No. of Recommendations: 6
Thanks for the link. I downloaded it this morning and read it in a couple of hours on my Kindle DX.

I retired from financial planning a few years ago (although I'm still active in my local FPA chapter, just to try to keep current...), so I'm always interested in reading others recommended approach to personal financial management. With that in mind, let me offer this on the e-book:

This is a book written to women who do not understand or are intimidated by the investment and personal financial planning universe. The title implies 'financial boogie men', which she lists as one of the risks to be wary of. Just about every word of it is in the context of the interpersonal, and is really a collection of warm-fuzzies, anecdotal stories and continual reference to either fairy tail figures, domestic relationships, clothing, food or other topics the average woman would be able to identify with. Now, understand...I've got an engineers brain who looks for hard facts and the rules, and from this will engineer my own solutions. This book is on the other end of the spectrum.

I think this is an excellent approach for this audience, providing it then leads the reader to firm facts....but with few exceptions, this book speaks more in generalities, with little to sink ones' teeth into. For example, here are the author's criteria for selection a financial advisor (she never uses the term 'financial planner')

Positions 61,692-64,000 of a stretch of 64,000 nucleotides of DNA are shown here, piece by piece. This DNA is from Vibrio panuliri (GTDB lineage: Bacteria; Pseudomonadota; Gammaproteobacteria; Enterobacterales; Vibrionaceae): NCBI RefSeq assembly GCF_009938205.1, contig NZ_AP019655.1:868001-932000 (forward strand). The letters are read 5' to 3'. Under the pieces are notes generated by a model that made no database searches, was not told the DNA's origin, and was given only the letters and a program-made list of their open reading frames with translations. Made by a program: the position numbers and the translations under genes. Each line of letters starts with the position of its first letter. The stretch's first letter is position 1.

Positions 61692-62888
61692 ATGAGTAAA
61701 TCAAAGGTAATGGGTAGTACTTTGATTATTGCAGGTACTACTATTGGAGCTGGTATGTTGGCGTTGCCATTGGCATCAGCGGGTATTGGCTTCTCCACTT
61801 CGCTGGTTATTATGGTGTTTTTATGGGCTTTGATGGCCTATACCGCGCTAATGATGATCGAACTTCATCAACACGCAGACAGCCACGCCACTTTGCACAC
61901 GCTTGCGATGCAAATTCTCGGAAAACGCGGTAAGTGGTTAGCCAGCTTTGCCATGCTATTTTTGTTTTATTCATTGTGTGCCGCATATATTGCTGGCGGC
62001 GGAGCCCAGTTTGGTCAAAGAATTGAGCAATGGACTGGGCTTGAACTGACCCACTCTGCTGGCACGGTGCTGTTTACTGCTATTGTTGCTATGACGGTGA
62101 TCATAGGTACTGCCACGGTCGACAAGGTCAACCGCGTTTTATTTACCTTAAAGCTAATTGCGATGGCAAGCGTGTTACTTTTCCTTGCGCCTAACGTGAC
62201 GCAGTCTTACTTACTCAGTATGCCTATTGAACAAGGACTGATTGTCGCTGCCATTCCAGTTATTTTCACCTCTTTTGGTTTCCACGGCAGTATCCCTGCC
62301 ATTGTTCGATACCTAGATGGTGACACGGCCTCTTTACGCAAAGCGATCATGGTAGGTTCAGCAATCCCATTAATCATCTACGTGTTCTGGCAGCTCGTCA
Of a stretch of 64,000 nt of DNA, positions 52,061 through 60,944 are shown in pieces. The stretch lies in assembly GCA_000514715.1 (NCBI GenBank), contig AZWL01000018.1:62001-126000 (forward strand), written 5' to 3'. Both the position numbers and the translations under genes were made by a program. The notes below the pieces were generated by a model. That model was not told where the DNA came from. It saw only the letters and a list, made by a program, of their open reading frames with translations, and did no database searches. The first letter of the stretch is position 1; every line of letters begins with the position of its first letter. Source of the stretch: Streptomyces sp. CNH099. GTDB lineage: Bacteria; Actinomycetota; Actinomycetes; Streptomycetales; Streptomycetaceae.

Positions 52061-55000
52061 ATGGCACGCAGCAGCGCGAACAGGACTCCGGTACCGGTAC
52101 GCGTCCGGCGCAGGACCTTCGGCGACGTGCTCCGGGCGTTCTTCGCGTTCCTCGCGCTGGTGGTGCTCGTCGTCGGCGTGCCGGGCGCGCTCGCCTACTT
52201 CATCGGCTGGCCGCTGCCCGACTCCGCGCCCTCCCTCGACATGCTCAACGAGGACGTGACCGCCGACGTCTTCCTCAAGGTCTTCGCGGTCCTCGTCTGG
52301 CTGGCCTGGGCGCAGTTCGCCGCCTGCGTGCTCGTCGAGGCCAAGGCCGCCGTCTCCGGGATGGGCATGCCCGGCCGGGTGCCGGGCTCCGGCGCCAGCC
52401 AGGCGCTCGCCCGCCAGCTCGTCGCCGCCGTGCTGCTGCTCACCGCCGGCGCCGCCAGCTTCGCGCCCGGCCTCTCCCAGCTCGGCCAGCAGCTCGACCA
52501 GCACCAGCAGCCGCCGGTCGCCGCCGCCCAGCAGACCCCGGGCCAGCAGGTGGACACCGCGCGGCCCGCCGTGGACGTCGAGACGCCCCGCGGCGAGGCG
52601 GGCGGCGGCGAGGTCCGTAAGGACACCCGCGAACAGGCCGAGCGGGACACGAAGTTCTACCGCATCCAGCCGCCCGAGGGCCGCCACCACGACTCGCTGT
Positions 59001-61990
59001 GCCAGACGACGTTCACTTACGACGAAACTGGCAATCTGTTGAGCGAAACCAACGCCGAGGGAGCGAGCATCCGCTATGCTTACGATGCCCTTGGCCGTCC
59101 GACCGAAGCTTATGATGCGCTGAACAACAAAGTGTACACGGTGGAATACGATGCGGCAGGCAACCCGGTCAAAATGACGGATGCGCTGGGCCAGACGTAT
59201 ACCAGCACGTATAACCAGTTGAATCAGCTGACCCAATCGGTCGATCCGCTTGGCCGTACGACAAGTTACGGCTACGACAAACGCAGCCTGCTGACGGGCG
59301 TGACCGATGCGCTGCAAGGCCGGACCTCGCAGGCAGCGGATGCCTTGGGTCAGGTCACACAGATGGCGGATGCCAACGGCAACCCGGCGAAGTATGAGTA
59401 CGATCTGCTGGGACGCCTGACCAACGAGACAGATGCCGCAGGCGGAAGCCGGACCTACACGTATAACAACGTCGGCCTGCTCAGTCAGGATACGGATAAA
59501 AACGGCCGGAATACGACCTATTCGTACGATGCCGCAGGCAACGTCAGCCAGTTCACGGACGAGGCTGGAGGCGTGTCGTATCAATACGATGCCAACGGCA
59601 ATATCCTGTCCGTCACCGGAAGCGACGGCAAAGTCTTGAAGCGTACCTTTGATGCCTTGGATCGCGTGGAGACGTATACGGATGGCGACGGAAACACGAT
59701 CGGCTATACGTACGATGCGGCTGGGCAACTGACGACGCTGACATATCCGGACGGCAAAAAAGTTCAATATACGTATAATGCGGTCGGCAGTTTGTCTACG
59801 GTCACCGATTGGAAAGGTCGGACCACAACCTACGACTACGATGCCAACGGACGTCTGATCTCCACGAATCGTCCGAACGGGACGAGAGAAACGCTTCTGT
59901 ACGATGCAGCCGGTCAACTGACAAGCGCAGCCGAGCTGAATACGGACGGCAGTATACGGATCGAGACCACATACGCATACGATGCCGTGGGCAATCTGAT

1. Passionate about their work
2. > 3 years with the firm
3. >3 years in the business
4. Good communicator
5. Has support and admin staff
6. Office returns calls within 24 hours
7. A 'clean record', that can be checked through 'Broker Check'
8. References
9. The right age for the prospective client
10. (sorry, I only found 9...might have missed one).

What is missing are any discussions of things like credentials, the ADV II form and perhaps most importantly, the method of compensation and how to determine it and then determine what one is actually paying. In the chapters that speak to finding a 'financial advisor', she never refers to the CFP, CPA/PFS or CFA designation. She never mentions NAPFA or the Garrett Network...two sources ideal for this audience. She on several occasions cautions about excessive fees, but other than mentioning a mutual fund's expense ratio, says nothing about loads, commissions, account or fiduciary fees or transactional fees and how to find them.

My sense is that the author, Crystal Moradi, does not know very much about the technical issues surrounding qualified plans, portfolio management, asset classes (at one point, she referred to a REIT as a 'fund'), IRA rules, withdrawal strategies, savings requirements, and so forth. Her one technical reference to the 'advisor' holding a FINRA securities license suggests she probably works for one of the BDs, like Ameriprise or LPL, as she refers to herself as an 'advisor' with 'clients'. She provides no other bio least that I could find.

Overall, it flows well and feels good, but is lite on any details. This is a good referral to a woman you know that is early in the process and needs some very basic positive encouragement.

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